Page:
Jade Satin Pothos is a native of Southeast Asia, where it is not just hot (and extremely hot at times) but also very humid. The average humidity ranges from 55 to 75 or more, depending on the time of the year.
Therefore, plants prefer humidity levels of 50 to 70% to ensure maximum growth.
Fortunately, it doesn’t dislike humidity in the home when it’s between 40 to 50 percent. It can also be tolerant of temperatures in the upper 30s in addition to its different living conditions.
But, you’ll have to know what the humidity levels are in your home. It would help if you also observed the humidity level in dry, hot summers and winter when the air can dry out quite some.
If you notice that the humidity is insufficient to meet your plant’s needs, then you should consider any of these methods.
- Set it on top of the stones in a tray of water
- Combine it with other plants
- Take it into the kitchen or bathroom.
- Make use of a humidifier.
The most obvious method that isn’t used is misting. This is something I wouldn’t recommend for this plant.
The reason is that plants have crinkles in their leaves that are fragile. The force of touch or spraying with a lot of water could damage or alter the texture of their leaves.
Additionally, if your plant has roots that are aerial misting could irritate the roots, increasing the risk of being overwatered.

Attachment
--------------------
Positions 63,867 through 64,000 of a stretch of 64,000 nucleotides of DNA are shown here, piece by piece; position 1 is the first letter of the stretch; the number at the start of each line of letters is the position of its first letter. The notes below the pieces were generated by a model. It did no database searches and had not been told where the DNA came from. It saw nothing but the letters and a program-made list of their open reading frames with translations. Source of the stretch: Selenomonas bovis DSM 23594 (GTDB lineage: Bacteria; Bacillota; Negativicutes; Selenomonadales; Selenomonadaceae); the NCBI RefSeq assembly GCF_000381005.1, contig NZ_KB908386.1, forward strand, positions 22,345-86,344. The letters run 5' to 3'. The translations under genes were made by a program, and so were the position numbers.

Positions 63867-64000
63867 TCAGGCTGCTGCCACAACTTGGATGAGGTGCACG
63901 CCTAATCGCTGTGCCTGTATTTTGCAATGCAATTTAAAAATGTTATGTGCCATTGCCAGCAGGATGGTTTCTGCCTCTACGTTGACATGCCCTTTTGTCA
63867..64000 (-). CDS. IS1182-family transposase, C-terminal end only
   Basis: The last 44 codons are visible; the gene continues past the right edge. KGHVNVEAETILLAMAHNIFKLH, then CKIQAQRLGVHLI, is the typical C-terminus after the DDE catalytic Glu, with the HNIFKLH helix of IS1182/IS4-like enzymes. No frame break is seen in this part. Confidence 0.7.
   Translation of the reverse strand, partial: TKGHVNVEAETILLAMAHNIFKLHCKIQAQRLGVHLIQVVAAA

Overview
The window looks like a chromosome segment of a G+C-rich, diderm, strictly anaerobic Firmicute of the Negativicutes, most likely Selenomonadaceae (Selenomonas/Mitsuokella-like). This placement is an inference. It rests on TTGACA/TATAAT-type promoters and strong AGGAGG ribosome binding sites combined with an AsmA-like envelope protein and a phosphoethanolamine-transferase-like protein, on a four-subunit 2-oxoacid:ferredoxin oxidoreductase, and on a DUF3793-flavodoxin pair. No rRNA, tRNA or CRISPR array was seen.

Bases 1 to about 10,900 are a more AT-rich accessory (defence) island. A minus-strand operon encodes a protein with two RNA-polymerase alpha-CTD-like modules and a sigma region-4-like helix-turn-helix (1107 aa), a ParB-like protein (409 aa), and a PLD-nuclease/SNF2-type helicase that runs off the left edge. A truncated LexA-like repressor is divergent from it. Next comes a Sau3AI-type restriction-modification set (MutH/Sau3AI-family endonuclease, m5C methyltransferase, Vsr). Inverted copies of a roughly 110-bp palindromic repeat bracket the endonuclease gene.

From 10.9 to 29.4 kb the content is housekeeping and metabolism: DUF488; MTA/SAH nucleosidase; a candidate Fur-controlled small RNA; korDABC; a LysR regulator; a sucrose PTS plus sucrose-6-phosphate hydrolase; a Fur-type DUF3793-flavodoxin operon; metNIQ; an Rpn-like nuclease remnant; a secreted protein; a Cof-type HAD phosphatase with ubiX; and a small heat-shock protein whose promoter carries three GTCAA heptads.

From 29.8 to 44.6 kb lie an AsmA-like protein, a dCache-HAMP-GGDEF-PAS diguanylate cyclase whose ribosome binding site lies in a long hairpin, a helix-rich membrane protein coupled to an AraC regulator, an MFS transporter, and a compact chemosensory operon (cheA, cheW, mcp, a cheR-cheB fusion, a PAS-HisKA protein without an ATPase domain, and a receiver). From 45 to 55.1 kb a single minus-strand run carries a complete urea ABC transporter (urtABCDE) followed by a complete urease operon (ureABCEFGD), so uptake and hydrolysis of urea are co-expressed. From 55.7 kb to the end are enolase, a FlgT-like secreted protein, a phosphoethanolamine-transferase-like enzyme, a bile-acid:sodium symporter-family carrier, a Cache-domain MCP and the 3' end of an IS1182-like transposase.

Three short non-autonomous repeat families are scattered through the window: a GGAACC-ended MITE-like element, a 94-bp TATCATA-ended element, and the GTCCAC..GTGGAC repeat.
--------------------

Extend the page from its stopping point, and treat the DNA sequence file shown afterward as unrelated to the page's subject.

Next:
Therefore, I would prefer to employ other methods in addition to misting.
Take note that the same principle applies to cleaning the leaves. The leaf’s texture means the leaves will collect more dust and dirt between the wrinkles. Therefore regular cleaning is crucial.
I prefer to place the plant in the bathroom sink to give it a good shower. This not only washes the leaves but also aids in reducing humidity. This can be done monthly instead of the above methods.
However, be sure to allow the plant to dry. This means you should place it in bright indirect sunlight and with adequate air circulation to allow it to dry its leaves quickly.
Do not apply oil or shine on the foliage, as it can cause damage to the leaves or block the pores.
How Often to Water Jade Satin Pothos
Jade Satin Pothos enjoys moist soil in the spring and summer months when it thrives. But, it is susceptible to excessive watering.
So, you should be aware that frequent soggy, damp, or muddy soil can eventually lead to root rot.
Wilting and yellowing leaves are two signs that your plant is receiving excessive amounts of water. It also means you must reduce your watering schedule as soon as possible.
However, the water level isn’t a problem since pothos can withstand dryness a bit. Therefore, it can tolerate inattention and occasionally missed waterings when you fail to water your plants.
Even if it is a little dry, it can bounce back.
According to my experiences from my experience, Dry Jade Satin Pothos will be curly in its leaves and appear rather dull. It also has dry-looking leaves.
Once you’ve hydrated it, it’ll heal within the next two to three days and be extremely sexy again shortly afterward.
Therefore some growers wait for the plant to begin showing signs of drying before they water it.